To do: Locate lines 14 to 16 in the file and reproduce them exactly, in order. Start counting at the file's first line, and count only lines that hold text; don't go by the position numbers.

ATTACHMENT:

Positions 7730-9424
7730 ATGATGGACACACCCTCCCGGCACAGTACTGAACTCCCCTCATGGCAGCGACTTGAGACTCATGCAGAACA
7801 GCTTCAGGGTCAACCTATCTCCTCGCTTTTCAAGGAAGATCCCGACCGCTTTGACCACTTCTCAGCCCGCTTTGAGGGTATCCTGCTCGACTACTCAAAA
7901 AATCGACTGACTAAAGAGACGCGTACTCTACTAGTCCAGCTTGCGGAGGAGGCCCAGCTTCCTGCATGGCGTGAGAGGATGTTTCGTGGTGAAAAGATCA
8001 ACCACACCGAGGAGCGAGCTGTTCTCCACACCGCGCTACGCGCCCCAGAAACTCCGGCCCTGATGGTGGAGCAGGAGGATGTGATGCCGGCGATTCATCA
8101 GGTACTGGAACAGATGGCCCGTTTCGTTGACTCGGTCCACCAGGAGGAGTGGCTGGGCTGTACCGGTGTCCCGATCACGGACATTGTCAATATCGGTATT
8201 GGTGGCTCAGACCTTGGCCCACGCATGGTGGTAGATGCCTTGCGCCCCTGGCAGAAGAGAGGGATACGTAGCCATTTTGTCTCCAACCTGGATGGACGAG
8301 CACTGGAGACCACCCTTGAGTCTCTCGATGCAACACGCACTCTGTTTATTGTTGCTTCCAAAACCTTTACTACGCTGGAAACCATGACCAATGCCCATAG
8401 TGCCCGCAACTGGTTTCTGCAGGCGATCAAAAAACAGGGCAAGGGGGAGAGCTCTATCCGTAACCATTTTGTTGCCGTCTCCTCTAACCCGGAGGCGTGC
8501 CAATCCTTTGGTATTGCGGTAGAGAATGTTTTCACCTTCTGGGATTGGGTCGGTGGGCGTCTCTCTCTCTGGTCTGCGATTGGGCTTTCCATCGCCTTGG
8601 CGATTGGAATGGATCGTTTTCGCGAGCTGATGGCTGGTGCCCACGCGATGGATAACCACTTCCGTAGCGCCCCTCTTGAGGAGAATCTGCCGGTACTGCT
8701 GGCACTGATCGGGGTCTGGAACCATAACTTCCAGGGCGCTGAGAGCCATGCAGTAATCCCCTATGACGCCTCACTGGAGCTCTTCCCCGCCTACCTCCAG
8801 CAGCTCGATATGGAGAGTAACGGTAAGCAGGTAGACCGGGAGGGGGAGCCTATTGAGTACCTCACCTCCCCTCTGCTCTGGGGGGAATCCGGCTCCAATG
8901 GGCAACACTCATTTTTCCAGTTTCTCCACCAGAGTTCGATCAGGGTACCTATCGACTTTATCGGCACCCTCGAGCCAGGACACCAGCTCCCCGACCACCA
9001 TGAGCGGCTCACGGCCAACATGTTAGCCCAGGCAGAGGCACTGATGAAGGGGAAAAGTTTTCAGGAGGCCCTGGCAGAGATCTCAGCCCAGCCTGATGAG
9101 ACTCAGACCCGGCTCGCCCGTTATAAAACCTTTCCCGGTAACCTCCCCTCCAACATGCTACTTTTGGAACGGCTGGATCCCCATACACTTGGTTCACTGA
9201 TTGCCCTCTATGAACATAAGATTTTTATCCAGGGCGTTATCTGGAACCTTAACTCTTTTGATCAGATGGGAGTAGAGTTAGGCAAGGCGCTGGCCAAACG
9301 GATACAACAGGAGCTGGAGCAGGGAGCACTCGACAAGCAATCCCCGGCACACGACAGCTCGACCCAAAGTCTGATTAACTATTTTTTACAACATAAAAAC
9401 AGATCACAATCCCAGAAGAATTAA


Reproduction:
8901 GGCAACACTCATTTTTCCAGTTTCTCCACCAGAGTTCGATCAGGGTACCTATCGACTTTATCGGCACCCTCGAGCCAGGACACCAGCTCCCCGACCACCA
9001 TGAGCGGCTCACGGCCAACATGTTAGCCCAGGCAGAGGCACTGATGAAGGGGAAAAGTTTTCAGGAGGCCCTGGCAGAGATCTCAGCCCAGCCTGATGAG
9101 ACTCAGACCCGGCTCGCCCGTTATAAAACCTTTCCCGGTAACCTCCCCTCCAACATGCTACTTTTGGAACGGCTGGATCCCCATACACTTGGTTCACTGA